A year has passed since the biggest change to data protection laws in Europe for more than two decades came into law.
On May 25, 2018 the new General Data Protection Regulation (GDPR) came into force. It was a move designed to make companies more accountable for the data they hold. The regulations themselves supersede the Data Protection Act (DPA) of 1998, which was created long before we witnessed the data revolution sparked by the mass use of the internet. The DPA rapidly became outdated, unfit for purpose and unable to cope with technological development. As such, the aim of GDPR is to give individuals more control over their personal information as well as simplifying and modernising the protection of data.
And it’s GDPR that brought data privacy to the public's attention alongside recent data breaches related to large companies like Facebook. But data protection has always been a top priority for any serious business dealing with large amounts of sensitive data. With data becoming an increasingly important commodity, and with the amount of data being processed growing by the day, data protection is receiving more attention.
Staying compliant with GDPR
Many business undertook a huge body of work to prepare for GDPR and viewed the date the regulation came into law as being the end of the project. Nothing could be further from the truth. Data protection, and staying compliant with GDPR, requires constant work.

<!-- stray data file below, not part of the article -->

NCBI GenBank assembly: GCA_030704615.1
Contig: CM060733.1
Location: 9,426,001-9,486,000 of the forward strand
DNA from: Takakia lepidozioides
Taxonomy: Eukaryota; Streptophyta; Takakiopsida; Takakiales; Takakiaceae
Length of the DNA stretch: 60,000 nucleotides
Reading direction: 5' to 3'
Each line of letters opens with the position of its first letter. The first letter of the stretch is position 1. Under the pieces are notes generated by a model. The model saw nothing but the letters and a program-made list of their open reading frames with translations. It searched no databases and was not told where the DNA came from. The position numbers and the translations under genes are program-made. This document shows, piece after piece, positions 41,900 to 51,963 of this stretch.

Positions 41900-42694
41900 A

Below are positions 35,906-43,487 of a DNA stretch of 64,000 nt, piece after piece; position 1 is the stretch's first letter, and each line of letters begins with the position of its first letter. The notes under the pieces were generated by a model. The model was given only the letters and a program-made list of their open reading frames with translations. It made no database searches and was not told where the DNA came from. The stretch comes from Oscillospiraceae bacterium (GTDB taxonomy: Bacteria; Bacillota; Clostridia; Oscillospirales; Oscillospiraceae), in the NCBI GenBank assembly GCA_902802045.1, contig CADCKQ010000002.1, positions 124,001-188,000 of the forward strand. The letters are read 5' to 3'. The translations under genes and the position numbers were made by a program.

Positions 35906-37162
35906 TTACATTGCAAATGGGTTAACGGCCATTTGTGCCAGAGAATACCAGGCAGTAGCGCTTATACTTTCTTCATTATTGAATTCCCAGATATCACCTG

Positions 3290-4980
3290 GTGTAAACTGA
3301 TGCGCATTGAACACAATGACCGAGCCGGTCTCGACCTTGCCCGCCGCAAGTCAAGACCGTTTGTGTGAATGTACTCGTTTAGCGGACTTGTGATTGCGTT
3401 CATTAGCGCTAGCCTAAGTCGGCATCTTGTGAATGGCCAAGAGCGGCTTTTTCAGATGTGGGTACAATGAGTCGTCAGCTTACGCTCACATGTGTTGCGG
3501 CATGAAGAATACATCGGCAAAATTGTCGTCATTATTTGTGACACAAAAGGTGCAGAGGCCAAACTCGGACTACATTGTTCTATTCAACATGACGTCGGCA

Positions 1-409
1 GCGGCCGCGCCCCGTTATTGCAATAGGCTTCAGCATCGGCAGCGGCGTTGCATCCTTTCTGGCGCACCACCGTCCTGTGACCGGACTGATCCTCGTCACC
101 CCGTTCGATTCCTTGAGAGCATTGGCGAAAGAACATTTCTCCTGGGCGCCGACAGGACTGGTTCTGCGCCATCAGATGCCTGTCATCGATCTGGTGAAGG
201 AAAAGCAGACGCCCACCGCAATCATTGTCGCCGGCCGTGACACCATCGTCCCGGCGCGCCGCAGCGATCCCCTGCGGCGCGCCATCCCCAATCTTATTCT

Here’s the key things you should consider in order to stay compliant with GDPR:
1. Most importantly, every business controlling and/or processing personal data needs to fully understand and appreciate that they are entrusted with handling highly valuable assets (personal data). It is therefore key to understand basic data subject rights. The personal information that makes up your data belongs to the data subject, it belongs to them, treat it with respect.
2. Following this insight the business can (and should) create and enforce controls to protect these assets throughout the entire business. It is important to understand that data security, access control is not enough - it’s important for everyone in the business knows what part they play in protecting data.
3. Test your reporting process in the event of a problem (e.g. internal breach escalation and subject access requests).
4. Have the correct policies and procedures in place and ensure all employees and suppliers have understood them.
5. Train your staff to understand and identify data risks.
What we do at Quinyx
Most workforce management systems on the market are going to store different amounts of personal data about your employees. That’s why it’s imperative you understand how this data is stored and protected. Here’s what we do at Quinyx:
- Access control is a central part of our product and makes sure only authorised users can access personal data.
- We have regular and recurring training in GDPR.
- We utilise AWS (Amazon Web Services) rigid security mechanisms.
- Data privacy by design and security by design is implemented throughout the whole Change Release Management process and data protection and security is part of all impact assessments when adding a feature or making a change to the product.
- We have well documented and tested routines for any type of incidents including data breaches.
In summary (and in order to avoid hefty fines which can come if you’re business isn’t compliant with GDPR) you firstly need to ensure everything you do internally is ‘by the book’ and documented, communicated to your staff, and tested.
Secondly, when working with external suppliers like a workforce management provider, you need to be certain of their own process and the measures they have in place to safely look after your data.